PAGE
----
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Eagleton, Terry. On Evil.

EAGLETON, Terry. On Evil. New Haven and London: Yale University Press, 2010. 192pp. Cloth, $25.00--Drawing on a variety of literary, philosophical, and theological sources, Eagleton attempts to construct what might be called an "ontological view" of evil. According to this view, evil would be an outcome of the excessive split between spirit and matter, reason and the senses, form and content. As a result, the ideality of the former element in each dichotomy becomes increasingly incompatible with the inevitable flaws and imperfections of the material world, which, in turn, appears more meaningless than ever before. It follows that evil, on Eagleton's understanding, is metaphysical, in that it takes a stand on Being as such and as a whole. The attitude it spawns is purely negative and destructive, is irked by the imperfection of everything that exists, and sets the goal of annihilating all material reality.

The sources of the theory of good and evil outlined in the book are, ultimately, traceable to ancient Greek philosophy and, especially, Plato's writings, where the Good is closely linked to the question of Being. For Plato, the most important facets of the Good include generativity (allowing things to spring forth into Being) and maintenance or preservation (permitting things to be kept intact, to persevere in Being). In contrast, evil signifies a kind of ontological deficiency, a lacuna or a black hole in Being, that robs things of their existence and that endeavors to unleash its destructive effects on the whole of Being. Similarly, in the terms of medieval philosophy, evil is tantamount to the undoing of God's creation, a daring trumping of divine will, which is the ontological figuration of goodness. This, however, betrays the reactive features of evil: its belatedness vis-a-vis the Good and Being itself, negated in every act that emanates from the evildoer.

At the level of the subject, Eagleton detects the corollary to the negativity of evil in the Freudian death drive, in absolute solipsist egoism, and, occasionally, in the restlessness of desire. Relying on an analysis of William Golding's Pincher Martin and Flann O'Brien's The Third Policeman, among other literary works, Eagleton concludes, in Chapter One titled "Fictions of Evil," that the protagonists' inability to relate to others, to open themselves up to other human beings--for instance, in and through love--spells out their alienation from corporeality, destroyed along with the rest of the substantial, material reality that surrounds them. The characters, therefore, are said to incarnate extreme evil as a disincarnate state, so much so that they are unable to die, to bid farewell to the finite bodies they had consistently disavowed throughout their lives. More generally, the actions of evildoers are often inexplicable, unsupported by the kind of reason that is embedded in the logic of means and ends, and, thus, assume the appearance of gratuitous destruction--of violence for the sake of violence that does not spare the actors themselves.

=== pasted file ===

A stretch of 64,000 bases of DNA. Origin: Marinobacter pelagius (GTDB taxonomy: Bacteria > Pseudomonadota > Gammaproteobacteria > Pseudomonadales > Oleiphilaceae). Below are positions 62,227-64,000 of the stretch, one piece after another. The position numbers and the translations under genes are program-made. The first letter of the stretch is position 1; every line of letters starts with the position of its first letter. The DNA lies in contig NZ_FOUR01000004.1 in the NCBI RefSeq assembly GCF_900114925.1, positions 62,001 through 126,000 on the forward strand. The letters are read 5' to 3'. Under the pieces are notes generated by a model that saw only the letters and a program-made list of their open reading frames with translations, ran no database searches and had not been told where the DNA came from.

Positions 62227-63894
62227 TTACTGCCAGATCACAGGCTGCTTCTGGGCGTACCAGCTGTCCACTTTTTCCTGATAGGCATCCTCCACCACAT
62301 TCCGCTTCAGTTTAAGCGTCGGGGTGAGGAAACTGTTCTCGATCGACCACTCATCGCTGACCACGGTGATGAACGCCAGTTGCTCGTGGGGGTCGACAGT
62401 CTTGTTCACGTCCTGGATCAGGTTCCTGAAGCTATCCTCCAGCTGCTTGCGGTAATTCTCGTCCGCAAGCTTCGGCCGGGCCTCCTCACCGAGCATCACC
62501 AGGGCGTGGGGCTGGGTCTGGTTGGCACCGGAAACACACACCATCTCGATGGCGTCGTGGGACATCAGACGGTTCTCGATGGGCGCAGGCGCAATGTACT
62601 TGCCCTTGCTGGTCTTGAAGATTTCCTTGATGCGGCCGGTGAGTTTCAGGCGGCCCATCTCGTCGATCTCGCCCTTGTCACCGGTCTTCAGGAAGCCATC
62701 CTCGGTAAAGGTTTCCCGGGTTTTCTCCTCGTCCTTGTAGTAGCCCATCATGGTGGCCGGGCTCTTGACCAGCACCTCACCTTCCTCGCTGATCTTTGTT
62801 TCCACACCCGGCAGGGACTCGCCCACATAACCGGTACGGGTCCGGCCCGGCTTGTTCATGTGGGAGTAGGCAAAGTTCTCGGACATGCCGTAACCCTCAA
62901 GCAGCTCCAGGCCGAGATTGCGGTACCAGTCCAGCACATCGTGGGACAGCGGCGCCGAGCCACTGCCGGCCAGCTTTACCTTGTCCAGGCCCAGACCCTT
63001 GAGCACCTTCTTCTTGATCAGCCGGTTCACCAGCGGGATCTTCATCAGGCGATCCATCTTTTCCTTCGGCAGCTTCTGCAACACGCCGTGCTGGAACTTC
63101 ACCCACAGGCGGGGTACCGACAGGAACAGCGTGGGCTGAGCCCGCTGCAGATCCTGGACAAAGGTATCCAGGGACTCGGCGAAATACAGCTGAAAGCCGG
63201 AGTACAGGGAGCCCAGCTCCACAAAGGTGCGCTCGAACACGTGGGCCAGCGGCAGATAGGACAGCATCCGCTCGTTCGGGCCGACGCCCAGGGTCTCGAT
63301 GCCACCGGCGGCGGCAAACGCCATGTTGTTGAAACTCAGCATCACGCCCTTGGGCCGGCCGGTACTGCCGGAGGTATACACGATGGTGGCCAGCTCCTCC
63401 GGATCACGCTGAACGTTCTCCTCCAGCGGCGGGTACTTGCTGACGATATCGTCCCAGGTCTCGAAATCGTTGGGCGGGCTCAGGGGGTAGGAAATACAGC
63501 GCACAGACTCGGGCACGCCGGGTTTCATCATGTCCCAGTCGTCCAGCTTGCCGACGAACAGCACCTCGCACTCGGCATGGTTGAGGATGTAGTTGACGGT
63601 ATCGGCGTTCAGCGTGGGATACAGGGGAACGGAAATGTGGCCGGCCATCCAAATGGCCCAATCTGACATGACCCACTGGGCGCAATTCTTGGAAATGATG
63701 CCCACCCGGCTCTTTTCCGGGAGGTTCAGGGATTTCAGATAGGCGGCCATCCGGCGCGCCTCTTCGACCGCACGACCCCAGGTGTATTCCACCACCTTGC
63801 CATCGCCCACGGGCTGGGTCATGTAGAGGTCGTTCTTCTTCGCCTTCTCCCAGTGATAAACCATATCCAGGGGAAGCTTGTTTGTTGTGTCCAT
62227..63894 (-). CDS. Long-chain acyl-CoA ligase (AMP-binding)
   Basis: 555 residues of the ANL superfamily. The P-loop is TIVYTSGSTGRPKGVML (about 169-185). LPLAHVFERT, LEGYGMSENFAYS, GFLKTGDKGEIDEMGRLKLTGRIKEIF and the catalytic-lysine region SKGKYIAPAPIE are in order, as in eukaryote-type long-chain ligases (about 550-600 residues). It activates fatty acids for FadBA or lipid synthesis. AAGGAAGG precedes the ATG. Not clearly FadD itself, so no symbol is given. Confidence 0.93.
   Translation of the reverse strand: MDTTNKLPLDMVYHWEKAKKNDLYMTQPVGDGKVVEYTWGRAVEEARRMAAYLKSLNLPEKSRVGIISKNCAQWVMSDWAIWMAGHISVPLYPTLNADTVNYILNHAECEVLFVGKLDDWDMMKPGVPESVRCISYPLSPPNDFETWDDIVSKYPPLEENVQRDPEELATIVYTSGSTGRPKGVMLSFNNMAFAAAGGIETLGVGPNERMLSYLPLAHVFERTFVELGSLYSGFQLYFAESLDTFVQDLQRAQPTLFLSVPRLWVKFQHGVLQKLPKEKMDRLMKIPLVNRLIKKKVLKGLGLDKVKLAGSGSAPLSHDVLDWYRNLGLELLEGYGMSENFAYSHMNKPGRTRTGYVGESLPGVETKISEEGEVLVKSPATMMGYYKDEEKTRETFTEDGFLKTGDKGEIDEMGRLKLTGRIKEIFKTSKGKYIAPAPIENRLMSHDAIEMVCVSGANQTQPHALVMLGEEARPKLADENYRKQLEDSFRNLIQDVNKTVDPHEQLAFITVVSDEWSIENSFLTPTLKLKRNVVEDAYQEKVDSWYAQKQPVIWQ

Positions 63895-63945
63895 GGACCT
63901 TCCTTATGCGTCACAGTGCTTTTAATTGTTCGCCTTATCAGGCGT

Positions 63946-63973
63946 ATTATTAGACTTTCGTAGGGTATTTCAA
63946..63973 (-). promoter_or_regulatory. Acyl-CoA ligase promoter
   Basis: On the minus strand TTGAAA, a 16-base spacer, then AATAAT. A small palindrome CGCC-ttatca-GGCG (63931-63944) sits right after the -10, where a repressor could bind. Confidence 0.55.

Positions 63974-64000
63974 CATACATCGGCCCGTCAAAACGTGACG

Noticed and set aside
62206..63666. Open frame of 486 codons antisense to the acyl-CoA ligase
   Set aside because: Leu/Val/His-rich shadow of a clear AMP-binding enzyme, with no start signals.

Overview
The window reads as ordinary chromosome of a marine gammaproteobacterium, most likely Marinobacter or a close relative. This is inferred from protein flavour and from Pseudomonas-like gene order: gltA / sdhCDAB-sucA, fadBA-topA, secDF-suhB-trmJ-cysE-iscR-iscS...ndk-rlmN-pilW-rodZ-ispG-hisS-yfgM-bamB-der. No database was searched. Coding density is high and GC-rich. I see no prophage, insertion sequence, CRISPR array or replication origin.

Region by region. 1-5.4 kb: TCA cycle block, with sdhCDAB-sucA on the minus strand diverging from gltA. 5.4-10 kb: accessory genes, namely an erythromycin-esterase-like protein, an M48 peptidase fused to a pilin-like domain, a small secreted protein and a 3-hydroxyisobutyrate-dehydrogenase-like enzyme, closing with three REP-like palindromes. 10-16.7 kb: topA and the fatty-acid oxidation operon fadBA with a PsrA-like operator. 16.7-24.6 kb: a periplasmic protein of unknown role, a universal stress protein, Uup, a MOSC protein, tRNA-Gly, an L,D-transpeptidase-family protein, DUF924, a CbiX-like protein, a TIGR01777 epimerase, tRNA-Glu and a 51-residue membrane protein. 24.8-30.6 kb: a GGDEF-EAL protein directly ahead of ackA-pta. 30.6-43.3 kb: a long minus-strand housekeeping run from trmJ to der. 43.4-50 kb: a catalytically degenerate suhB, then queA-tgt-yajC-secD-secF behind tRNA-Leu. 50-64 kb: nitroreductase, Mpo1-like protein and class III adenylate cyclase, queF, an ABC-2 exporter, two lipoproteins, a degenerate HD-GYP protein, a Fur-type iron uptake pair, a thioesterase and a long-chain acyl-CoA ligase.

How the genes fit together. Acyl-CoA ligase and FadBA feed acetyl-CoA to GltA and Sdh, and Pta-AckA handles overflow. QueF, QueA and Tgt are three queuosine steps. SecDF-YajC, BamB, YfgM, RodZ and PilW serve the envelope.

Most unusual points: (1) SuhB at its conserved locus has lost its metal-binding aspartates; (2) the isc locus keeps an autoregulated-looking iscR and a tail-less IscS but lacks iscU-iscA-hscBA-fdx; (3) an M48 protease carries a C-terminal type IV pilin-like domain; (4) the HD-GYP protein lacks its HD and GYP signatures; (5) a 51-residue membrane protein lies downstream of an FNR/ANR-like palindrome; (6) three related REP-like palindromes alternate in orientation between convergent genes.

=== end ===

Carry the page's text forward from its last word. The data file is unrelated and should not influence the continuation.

Chapter Two, "Obscene Enjoyment," further develops the theme of the subjective corollaries to evil and the effects of the split between the mind and the body, as well as ideality and materiality, on the psyche of the evildoer. Here, the annihilation of the other perversely turns into a confirmation of the evildoer's own existence, a temporary satisfaction of the "drive to nothingness" at one's core, and, at the same time, a source of "obscene enjoyment." The main consequence of such behavior is the splitting of the actor's image into the angelic and the demonic: an advocate of forma and ideal purity, on the one hand, and a gruesome demolisher of messy materiality, on the other.

Finally, in a brief third chapter, "Job's Comforters," Eagleton confronts the political effects of evil and takes a stance on the possibility of theodicy in their aftermath. His conclusion is that, no matter how it might be explained away, suffering is always bad for the sufferers themselves and, contra Kant, that the teleology of progress is insufficient to justify the fact that numerous lives are sacrificed to its demands. Still, for Eagleton, evil remains a rare phenomenon, since much of human suffering is explicable within the logic of means and ends (the logic foreign to evil) and attributable to immoral behavior.

The main problem with this book is that the concept of evil at its core is so vague and distended that it overlaps with other social, intellectual, and aesthetic trends. It is conceivable that nihilism, in keeping with Eagleton's definition, would fall under the category of evil, inasmuch as nihilism stands for an active or passive rejection of Being as such. Yet, besides it, idealism and much of Western philosophy would fall under the heading of evil as well, insofar as they entail the mind/body split, the privileging of ideality over materiality, and so on. Along similar lines, aesthetic formalism satisfies Eagleton's criteria for evil, to the extent that it, too, negates the concrete content of the artwork and emphasizes, as much as possible, the purity of form. Thus, despite occasional thought-provoking analyses, On Evil fails to make a meaningful contribution to a philosophical consideration of the concept in question.--Michael Marder, Ikerbasque/The University of the Basque County, Vitoria-Gasteiz.
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Author:Marder, Michael
Publication:The Review of Metaphysics
Article Type:Book review
Date:Sep 1, 2011
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